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Old 07-01-2016, 02:10 PM   #24
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In addition to seriously getting your arms around the spending, I would make two suggestions:

1) Revisit the 2nd home situation. If you are subsidizing your parents home b/c there is no alternative, that's generous and appropriate. If its more than that, you should recognize that its in direct opposition to your desire to FIRE. Absent the parent situation, my first piece of advice would be to shoot the second house in the head. Two mortgage payments are incredibly damaging to the ability to put aside cash for near term expenses and suck down cash that be invested in higher return areas such as stocks.

2) Do the math to figure out your target date and the amount you will need to have saved assuming a 3% SWR. This is a sobering exercise -- $125k gross income implies a net egg of over $4M. Use FireCalc to get an initial look. Then you can build a real plan towards that goal. Rough math on what you posted above your net worth is <$600k. The inescapable conclusion will be that if you want to retire in 10-12 years you need to CRANK both absolute savings rate and return on that portfolio.

Once you have the numbers in hand, you can work with three variables (savings rate, portfolio design, target date) to hopefully arrive at a plan that balances your objectives.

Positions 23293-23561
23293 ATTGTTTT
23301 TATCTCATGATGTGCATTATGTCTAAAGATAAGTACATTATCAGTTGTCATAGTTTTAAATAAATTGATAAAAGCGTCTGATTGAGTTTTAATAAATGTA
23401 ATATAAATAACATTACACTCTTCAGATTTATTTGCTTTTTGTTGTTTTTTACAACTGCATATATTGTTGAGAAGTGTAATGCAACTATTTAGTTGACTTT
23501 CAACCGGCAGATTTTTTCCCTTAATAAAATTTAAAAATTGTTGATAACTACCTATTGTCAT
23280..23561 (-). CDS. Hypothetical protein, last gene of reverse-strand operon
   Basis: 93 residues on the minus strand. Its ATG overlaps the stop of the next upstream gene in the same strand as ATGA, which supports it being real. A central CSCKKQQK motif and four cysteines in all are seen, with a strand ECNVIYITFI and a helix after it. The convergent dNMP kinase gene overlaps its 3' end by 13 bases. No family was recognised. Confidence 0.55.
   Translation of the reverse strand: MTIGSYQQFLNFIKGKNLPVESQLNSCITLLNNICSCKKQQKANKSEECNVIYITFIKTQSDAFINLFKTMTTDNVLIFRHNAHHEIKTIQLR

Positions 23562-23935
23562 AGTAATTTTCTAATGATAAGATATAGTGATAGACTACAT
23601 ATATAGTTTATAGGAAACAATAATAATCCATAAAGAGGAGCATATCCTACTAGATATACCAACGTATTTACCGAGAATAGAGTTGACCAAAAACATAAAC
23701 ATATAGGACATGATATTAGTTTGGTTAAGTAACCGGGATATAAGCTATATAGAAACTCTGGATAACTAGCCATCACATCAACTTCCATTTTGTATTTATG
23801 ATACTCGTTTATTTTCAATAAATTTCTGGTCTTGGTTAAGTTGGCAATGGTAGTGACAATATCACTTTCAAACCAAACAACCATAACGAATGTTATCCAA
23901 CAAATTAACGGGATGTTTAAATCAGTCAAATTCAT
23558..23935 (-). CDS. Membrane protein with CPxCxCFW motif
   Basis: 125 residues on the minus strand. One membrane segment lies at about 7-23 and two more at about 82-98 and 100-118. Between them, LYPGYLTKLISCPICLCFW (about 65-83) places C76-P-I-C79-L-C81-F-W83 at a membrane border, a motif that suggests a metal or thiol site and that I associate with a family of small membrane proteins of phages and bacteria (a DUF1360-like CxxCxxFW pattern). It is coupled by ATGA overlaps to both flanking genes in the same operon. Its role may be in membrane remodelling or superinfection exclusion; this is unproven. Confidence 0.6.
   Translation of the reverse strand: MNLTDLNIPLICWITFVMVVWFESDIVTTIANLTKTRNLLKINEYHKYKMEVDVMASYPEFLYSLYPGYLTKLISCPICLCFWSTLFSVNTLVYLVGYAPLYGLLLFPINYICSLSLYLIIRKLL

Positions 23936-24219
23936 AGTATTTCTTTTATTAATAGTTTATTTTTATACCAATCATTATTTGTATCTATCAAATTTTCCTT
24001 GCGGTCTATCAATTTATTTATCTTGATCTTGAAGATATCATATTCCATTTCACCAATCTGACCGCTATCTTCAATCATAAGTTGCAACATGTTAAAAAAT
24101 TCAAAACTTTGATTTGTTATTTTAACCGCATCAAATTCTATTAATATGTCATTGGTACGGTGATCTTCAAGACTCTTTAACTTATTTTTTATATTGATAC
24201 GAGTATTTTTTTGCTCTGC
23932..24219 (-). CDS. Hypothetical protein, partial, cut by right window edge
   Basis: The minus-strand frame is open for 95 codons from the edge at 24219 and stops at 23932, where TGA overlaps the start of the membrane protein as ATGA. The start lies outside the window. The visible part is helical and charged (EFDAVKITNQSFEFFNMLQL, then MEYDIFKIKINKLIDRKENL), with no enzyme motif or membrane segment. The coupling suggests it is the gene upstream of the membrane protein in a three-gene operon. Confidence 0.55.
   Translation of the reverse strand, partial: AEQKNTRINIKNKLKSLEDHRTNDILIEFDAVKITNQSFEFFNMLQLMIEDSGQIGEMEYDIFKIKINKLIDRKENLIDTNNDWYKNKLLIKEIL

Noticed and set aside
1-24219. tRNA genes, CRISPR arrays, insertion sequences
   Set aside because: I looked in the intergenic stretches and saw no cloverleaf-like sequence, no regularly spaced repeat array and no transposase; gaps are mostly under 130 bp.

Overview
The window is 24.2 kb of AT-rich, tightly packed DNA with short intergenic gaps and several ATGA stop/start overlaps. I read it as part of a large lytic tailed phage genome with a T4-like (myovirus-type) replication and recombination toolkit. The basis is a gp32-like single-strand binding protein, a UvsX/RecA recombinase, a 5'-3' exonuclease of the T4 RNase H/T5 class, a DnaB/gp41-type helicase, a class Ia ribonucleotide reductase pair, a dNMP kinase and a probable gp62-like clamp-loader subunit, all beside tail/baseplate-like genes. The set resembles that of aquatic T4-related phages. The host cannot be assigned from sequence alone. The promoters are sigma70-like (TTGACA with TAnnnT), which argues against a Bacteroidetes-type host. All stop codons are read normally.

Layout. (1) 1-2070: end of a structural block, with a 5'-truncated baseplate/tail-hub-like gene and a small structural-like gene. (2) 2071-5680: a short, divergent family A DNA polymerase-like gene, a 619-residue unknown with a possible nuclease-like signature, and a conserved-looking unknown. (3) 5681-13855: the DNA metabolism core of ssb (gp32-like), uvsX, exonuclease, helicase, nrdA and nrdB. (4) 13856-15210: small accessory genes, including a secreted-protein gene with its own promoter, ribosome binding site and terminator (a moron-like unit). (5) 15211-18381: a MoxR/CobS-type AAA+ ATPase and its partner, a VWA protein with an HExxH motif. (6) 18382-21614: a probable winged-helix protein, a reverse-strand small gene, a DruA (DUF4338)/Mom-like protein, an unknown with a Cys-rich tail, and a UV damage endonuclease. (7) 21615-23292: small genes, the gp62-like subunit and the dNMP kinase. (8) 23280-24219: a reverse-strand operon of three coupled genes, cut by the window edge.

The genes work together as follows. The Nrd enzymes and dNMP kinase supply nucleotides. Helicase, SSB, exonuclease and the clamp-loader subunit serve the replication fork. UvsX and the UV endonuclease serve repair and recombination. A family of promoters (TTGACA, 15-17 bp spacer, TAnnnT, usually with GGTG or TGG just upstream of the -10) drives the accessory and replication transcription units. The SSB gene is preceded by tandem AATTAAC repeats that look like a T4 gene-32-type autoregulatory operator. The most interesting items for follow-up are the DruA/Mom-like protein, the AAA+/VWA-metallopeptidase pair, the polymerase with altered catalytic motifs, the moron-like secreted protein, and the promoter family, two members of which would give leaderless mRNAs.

Good luck.
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Old 07-01-2016, 02:13 PM   #25
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So, point taken about tracking spending. I'm pretty sure hubby and I can live on 30% of our current income in retirement, so no 5MM will be necessary, but it's good to know for sure how much we need.
Great.

Tracking and understandingthe numbers for me was huge. I'd have been retired sooner if we'd done that and been strict with ourselves.

You mentioned options earlier, they're great but.... They can go underwater or Megacorp can get stingy or.....the the video surfaces of the COO with goats...
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Old 07-01-2016, 02:18 PM   #26
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A big part of retiring in my mid-50s was to avoid learning yet another set of development tools. After transitioning through so many tools over a 30+ year career, I just couldn't muster up the enthusiasm for doing it again. Not so much lack of brain flexibility as it was lack of motivation. When I think back about the evolution of systems from the late 70s into the 2000s, it's pretty amazing - but also pretty exhausting.